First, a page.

During training is where you teach your body to adapt to new stressors. Training your body under the same conditions of a race prepares it to perform under the same stressors when it comes to performing. If I only kept my power output at say, 100 watts, my body wouldn’t know how to perform at 540 watts (what I put out on the 17% grade).

If you want to perform at the highest level possible, you have to create that environment during your training.

2. Eat for performance

I’m a snacker. I love snacks. Snacks can be great, but some of the snacks I’ve been eating lately haven’t been the best (shoutout to Goldfish!) for my performance. What you put in to your body will reflect on the outside. It’s obvious when you look at someone who has a lot of extra fat on their bodies. No judging. That’s just the way it is. If you eat too much, it will become fat. Other health and performance problems are exacerbated when the food you choose is processed crap.

I know by treating my body like a garbage disposal it will perform like the one in our sink. Food’s clogging it up. It doesn’t have enough power to cut through it all and perform to its potential. We’re probably going to have to replace it soon. Unlike garbage disposals, I can’t replace my body. This is the only one I have. I have written about what sugar and processed food does to your body. You can read more here.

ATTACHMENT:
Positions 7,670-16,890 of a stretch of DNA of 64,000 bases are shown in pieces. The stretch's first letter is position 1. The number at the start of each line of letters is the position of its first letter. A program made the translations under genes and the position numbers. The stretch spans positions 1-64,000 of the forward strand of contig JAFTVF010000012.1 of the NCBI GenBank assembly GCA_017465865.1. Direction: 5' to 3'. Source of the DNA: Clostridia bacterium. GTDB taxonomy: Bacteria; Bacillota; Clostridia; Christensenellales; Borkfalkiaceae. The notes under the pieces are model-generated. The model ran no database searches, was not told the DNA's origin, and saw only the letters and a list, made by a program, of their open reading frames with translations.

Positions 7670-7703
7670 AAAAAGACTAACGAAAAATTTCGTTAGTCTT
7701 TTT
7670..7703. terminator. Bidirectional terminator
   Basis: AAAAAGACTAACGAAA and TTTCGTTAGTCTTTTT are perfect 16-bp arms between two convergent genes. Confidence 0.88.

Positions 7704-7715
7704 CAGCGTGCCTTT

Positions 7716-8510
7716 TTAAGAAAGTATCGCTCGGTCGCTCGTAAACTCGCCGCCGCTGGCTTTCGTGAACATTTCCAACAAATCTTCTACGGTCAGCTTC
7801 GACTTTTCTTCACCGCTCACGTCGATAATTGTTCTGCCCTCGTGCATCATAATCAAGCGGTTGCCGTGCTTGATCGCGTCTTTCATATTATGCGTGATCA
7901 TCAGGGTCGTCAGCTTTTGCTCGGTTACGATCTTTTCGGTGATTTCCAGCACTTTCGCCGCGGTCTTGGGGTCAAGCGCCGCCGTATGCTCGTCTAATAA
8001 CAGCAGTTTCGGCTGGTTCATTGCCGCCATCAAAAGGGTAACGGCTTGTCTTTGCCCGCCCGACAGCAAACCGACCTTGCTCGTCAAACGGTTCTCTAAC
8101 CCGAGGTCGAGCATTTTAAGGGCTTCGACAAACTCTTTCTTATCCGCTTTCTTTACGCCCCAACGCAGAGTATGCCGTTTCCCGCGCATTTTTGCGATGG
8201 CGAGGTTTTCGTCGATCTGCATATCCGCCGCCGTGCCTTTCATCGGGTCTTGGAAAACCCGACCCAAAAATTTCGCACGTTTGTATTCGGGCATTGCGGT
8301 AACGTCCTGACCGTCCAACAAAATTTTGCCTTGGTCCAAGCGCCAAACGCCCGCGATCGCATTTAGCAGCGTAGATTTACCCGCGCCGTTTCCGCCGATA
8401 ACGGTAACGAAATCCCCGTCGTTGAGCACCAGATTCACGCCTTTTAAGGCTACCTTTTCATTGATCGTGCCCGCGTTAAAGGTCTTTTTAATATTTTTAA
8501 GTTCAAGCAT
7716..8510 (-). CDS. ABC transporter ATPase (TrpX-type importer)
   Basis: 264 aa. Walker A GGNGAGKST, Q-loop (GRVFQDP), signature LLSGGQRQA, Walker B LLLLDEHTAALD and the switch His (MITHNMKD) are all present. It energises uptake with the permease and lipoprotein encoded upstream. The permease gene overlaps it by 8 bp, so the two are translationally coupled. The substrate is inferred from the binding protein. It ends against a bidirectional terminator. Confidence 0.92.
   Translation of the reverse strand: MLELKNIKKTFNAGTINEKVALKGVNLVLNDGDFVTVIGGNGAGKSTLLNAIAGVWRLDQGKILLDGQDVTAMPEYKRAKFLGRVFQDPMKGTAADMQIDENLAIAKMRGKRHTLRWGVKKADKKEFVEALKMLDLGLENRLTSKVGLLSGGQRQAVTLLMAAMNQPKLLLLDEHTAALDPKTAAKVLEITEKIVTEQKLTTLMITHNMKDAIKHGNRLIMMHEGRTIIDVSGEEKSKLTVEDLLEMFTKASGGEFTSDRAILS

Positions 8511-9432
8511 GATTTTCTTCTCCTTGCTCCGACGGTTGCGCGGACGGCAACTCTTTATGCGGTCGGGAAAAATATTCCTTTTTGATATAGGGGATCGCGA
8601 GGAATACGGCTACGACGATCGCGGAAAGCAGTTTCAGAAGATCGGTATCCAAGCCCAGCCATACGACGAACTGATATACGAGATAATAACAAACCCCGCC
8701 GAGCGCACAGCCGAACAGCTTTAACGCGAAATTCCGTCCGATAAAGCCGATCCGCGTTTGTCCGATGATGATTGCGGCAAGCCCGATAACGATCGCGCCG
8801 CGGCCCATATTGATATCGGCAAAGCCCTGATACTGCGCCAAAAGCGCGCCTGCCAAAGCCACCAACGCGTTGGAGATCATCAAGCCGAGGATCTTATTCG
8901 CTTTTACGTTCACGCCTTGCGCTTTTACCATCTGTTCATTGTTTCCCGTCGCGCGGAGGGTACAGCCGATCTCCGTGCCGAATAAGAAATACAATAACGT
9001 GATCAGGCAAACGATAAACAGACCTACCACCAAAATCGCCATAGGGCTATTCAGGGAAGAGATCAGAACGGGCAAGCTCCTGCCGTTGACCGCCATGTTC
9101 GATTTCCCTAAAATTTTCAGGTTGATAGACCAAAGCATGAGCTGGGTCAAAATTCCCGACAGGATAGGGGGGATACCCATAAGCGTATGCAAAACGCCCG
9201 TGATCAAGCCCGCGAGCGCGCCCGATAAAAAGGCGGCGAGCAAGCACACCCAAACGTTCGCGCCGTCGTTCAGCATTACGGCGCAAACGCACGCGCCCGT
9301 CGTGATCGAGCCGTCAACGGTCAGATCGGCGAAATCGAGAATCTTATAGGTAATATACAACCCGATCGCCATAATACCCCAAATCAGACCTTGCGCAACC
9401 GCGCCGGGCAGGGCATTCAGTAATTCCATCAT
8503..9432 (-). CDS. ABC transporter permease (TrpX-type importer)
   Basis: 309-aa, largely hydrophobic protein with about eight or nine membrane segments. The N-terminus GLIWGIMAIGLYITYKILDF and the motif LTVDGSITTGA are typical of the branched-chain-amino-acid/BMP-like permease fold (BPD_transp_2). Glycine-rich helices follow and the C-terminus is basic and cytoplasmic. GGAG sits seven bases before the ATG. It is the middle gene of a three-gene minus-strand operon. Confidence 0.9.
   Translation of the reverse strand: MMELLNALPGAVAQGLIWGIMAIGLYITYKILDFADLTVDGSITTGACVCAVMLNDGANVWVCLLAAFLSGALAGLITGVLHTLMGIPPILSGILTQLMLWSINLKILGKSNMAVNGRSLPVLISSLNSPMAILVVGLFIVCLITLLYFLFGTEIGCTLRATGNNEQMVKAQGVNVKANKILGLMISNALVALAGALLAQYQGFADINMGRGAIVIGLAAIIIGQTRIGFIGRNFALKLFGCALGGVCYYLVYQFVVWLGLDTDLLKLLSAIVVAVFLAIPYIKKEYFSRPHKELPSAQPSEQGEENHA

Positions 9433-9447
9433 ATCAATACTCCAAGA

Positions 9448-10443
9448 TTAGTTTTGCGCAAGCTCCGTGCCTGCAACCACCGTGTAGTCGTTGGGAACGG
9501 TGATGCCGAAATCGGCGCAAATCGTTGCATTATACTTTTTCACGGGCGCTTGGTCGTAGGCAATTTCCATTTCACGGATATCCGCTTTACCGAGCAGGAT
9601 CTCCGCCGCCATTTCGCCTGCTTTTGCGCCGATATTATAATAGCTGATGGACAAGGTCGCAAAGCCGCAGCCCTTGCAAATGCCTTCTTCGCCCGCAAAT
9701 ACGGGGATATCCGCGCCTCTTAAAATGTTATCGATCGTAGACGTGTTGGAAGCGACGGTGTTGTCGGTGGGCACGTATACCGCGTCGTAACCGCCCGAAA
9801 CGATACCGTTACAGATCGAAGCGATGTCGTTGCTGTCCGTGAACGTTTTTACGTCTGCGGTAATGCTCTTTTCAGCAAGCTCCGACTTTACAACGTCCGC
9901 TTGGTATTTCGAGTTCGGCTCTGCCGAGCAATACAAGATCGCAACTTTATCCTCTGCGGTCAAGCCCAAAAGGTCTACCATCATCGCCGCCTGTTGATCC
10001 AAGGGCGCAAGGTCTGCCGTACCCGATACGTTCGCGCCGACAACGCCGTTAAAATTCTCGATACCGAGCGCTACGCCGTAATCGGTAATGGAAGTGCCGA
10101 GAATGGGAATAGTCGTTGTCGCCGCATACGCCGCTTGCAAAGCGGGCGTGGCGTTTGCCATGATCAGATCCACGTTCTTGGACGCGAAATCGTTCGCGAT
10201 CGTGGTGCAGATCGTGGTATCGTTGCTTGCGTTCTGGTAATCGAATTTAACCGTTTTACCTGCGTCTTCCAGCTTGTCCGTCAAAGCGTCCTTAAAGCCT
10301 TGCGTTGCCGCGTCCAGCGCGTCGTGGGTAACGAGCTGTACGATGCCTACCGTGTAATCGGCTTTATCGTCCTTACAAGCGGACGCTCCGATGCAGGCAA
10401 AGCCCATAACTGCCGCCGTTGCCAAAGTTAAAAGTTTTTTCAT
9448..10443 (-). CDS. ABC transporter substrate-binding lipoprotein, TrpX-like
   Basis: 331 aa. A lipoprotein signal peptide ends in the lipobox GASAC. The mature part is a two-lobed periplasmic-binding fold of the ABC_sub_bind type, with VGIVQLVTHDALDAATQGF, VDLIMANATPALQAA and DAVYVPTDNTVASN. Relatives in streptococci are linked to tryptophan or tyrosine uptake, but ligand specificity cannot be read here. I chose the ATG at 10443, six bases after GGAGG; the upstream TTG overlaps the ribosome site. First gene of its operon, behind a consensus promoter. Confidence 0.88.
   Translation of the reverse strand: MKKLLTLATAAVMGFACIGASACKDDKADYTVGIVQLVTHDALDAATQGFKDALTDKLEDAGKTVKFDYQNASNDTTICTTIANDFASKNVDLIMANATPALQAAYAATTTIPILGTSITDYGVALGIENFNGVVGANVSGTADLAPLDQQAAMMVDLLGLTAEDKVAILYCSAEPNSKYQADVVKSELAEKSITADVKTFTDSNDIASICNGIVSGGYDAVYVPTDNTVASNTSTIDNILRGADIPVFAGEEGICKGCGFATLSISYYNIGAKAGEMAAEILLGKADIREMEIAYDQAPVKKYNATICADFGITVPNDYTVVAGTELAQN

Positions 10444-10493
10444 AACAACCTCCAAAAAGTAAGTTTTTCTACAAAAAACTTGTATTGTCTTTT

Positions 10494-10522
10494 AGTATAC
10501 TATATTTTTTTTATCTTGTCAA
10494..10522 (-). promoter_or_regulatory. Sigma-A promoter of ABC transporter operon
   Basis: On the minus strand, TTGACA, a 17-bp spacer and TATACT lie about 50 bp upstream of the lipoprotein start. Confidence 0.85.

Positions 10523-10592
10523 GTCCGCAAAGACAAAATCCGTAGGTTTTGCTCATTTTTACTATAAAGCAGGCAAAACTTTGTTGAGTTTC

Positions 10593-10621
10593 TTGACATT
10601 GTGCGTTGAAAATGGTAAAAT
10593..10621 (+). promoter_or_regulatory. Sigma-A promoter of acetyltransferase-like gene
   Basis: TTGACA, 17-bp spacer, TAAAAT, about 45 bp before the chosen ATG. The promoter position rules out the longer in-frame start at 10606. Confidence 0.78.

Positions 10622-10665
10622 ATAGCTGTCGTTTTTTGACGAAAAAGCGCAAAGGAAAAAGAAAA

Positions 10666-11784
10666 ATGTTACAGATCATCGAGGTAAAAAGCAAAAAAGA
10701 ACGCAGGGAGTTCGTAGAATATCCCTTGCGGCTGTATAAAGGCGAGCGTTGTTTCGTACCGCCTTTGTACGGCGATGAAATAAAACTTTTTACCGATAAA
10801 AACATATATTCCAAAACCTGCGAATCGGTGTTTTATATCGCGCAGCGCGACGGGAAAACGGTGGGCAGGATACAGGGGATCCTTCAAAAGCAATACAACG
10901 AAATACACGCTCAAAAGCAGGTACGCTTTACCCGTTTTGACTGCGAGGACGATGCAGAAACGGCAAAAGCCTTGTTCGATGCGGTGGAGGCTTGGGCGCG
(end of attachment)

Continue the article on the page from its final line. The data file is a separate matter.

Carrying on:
If you treat your body like a trashcan, it’s going to perform like one.

3. Learn to suffer

I buckle when it gets too hard. I ease off. It’s the truth. I don’t like to be in pain as much as my tattoos would lead you to believe that I love it. Tattoos are a different kind of pain though. The physical exertion in a race affects your entire body whereas a tattoo is concentrated in one spot. They are both mentally fatiguing though.

Again, learning to suffer comes through training. You have to teach yourself to push on even though you want to stop or back off. I know when my mind tells my legs to ease up is when I need to force them to carry on. Our minds, our thoughts, are strong as hell. Your brain has the power to convince you of anything. If you believe you’re weak, your brain sends that to your body and it reacts appropriately. The same is true when you think you’re strong. Your body will believe it. Just like when you learn anything, it takes practice. It takes review. It takes repetition. You can’t line up in the race and decide right then and there that you can suffer.

It’s an art.

Learn to suffer. I recommend two books if you’re a reader like myself: 1. The Brave Athlete. 2. Thinking Body, Dancing Mind. These two books are helping me learn to suffer in a healthy way and how to be a successful athlete.

4. Work on weaknesses